Care of Your Puppy
Choosing your puppy
When choosing a new puppy it is important to consider which breed (or crossbreed) would be most suited to your lifestyle.
Anyone thinking of taking on the responsibility of owning a dog should ensure they know what it entails and make as much of an informed 'breed choice' as possible.
A good website that outlines the needs of each type of dog is www.dogbreedhealth.com. It also provides easy to understand information on potential health problems of each breed.
General Health Check
You may have obtained your puppy from a rescue centre or bought your puppy from a shop, family or specialist pedigree breeder. Wherever your puppy came from, you may or may not have been provided with a range of care advice. Even so the advice can sometimes be contradictory. We hope that this simple outline guide will help to tie everything together and get you started off on the right track.
Puppies are a lot of fun but there are a lot of important things that you should know or will need to remember to do at the right times, which can seem daunting and confusing.
We hope that helping you with information now should go some way towards reducing your worries and maximising your fun!
It is good to visit us at Holly House Vets as soon as is reasonable after choosing your new pet. Remember that this can even happen before you fully commit to taking on your new puppy. We can check that everything seems OK! Occasionally you may be wise to settle in your new puppy for a few days before you visit us, however we will always be pleased to help with a new puppy whenever you come along!
Hopefully you will have chosen a perfect new puppy and nothing will be wrong! However sometimes we find simple things that we need to help you with: ear mites, fleas and other visitors are common, not very serious and are easily cleared. Very occasionally your first veterinary examination can reveal more serious problems such as heart murmurs, cleft palates, retained testicles and hernias. However, do not fear! Most of these can be resolved and we are there to help you with what you need to know about such things.
Vaccination - how to get started
A primary vaccination course is required and this can be done in your puppy from 6 weeks old.
The first injection is given at 6-8 weeks of age and a second and third injection are required at 10 weeks and 12 weeks of age to ensure full protection.
We also recommend an additional parvovirus vaccination at 16 weeks of age.
After this primary course, a once yearly booster vaccination will provide full cover for these conditions.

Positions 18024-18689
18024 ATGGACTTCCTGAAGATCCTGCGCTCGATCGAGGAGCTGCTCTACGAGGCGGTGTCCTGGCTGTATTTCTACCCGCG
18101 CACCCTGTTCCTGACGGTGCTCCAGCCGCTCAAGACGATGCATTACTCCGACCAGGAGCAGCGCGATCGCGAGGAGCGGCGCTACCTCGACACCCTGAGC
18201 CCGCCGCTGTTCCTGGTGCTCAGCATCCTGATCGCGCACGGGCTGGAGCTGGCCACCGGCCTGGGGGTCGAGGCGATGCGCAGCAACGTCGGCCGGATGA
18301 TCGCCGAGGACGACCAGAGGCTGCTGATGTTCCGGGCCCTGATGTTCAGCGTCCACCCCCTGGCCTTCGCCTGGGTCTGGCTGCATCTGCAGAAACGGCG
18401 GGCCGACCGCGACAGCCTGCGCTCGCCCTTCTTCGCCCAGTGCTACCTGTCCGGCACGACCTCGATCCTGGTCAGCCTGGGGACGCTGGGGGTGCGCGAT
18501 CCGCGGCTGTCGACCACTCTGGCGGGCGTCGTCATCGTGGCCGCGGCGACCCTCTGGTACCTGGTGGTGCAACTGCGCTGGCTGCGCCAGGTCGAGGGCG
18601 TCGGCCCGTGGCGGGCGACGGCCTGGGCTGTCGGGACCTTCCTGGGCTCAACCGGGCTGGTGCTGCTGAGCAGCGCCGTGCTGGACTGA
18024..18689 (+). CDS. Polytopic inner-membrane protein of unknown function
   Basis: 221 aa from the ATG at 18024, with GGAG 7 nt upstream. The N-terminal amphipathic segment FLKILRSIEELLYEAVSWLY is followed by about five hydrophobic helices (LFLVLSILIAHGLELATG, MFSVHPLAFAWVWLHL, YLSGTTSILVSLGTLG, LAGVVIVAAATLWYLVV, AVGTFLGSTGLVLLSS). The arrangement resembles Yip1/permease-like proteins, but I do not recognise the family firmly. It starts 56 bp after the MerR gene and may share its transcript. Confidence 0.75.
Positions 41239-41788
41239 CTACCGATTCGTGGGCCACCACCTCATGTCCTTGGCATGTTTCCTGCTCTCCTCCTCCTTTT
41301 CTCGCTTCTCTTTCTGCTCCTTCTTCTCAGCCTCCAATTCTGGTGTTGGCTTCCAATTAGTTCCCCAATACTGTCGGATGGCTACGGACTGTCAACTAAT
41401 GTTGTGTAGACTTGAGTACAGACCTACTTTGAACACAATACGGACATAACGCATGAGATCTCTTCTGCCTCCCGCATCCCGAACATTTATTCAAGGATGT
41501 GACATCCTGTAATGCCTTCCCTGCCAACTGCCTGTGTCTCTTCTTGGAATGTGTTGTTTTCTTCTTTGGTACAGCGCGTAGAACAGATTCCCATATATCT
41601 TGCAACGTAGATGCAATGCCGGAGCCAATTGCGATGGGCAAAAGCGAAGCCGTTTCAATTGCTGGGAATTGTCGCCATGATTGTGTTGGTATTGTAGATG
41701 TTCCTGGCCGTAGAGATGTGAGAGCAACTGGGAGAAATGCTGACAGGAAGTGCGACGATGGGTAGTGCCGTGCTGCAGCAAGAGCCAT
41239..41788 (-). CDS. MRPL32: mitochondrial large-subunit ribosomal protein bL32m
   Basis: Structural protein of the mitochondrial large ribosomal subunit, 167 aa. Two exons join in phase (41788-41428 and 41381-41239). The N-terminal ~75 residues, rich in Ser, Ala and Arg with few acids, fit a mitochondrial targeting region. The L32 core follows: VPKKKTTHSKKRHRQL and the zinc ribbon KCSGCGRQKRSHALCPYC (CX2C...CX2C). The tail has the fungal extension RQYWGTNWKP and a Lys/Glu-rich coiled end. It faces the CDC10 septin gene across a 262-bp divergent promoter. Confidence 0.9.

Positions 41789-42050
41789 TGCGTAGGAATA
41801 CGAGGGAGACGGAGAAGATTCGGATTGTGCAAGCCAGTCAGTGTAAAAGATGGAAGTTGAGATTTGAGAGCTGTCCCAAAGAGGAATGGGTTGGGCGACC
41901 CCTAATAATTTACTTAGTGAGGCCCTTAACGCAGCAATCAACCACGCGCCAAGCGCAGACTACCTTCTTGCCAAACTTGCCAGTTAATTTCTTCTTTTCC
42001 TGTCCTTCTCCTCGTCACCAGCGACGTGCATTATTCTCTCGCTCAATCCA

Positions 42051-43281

To read more about vaccinating your puppy, please click here.
Join our Health Club and get your puppy's vaccinations for free!
On the 6th April 2016, it became compulsory for every dog owner in England to have to have his or her dog microchipped by the time they are 8 weeks old. According to the government, owners who do not comply with the new law risk face fines of up to £500. We think it’s great news as it means more lost pets will be reunited with their owners, rather than ending up in rehoming shelters.
If your puppy gets lost the microchip can be read by veterinary practices, the dog warden and rehoming centres so you and your puppy can be reunited.
Join our Health Club to get your puppy's microchip for free!
Getting rid of fleas and worms
Most, if not all puppies (no matter how bright and healthy they appear) come with an invisible burden of worms. Worms can even cross the placenta and be transferred through mum’s milk. Eggs are then passed out in the faeces and contaminate the environment where they can persist for up to two years. Other dogs can pick up roundworms by ingesting the eggs passed in infected dogs faeces.
Worm eggs and larvae also pose a health threat to your family and are occasionally responsible for serious conditions such as epilepsy and sight damage in very young children. Even if you do not have children yourself, they may visit your house from time to time or you may exercise your dog in an area where young children play.
Roundworms can cause vomiting and diarrhoea and weight loss in young puppies.
Tapeworms can be picked up either from fleas or from eating raw meat. They are not a human health hazard but are unsightly and cause irritation to your pet as the segments crawl around their bottom..
Remember that the team at Holly House are there to supply you with all the ongoing parasite prevention products you will need throughout your pets life.
Click here to view great savings on the preventative health products for you dog.
Getting on with insurance
The Team at Holly House strongly believe that all clients and their pets benefit from a reliable pet insurance policy covering 3rd party liability, injury and illness. We feel all pet owners should have some form of health insurance for their pet.
We are restricted by the FSA on the advice we can give concerning pet insurance, but we remain confident that a “Life-policy” such as that offered by PetPlan ® insurance is ideal. If you are interested in taking out pet insurance at any stage in your dog’s life, the Holly House team have pet insurance advisors available to help you with this. For more information, please click here.
We advise all puppy owners consider neutering their pets at 6 months of age. This is a simple procedure with a quick recovery that will reduce the future risk of mammary cancer in female dogs and aggression and unruly behavior in male dogs.
We have produced a separate detailed guide to neutering which talks you through the whole procedure and it’s aftercare.
Join our Health Club to save 20% on the cost of neutering.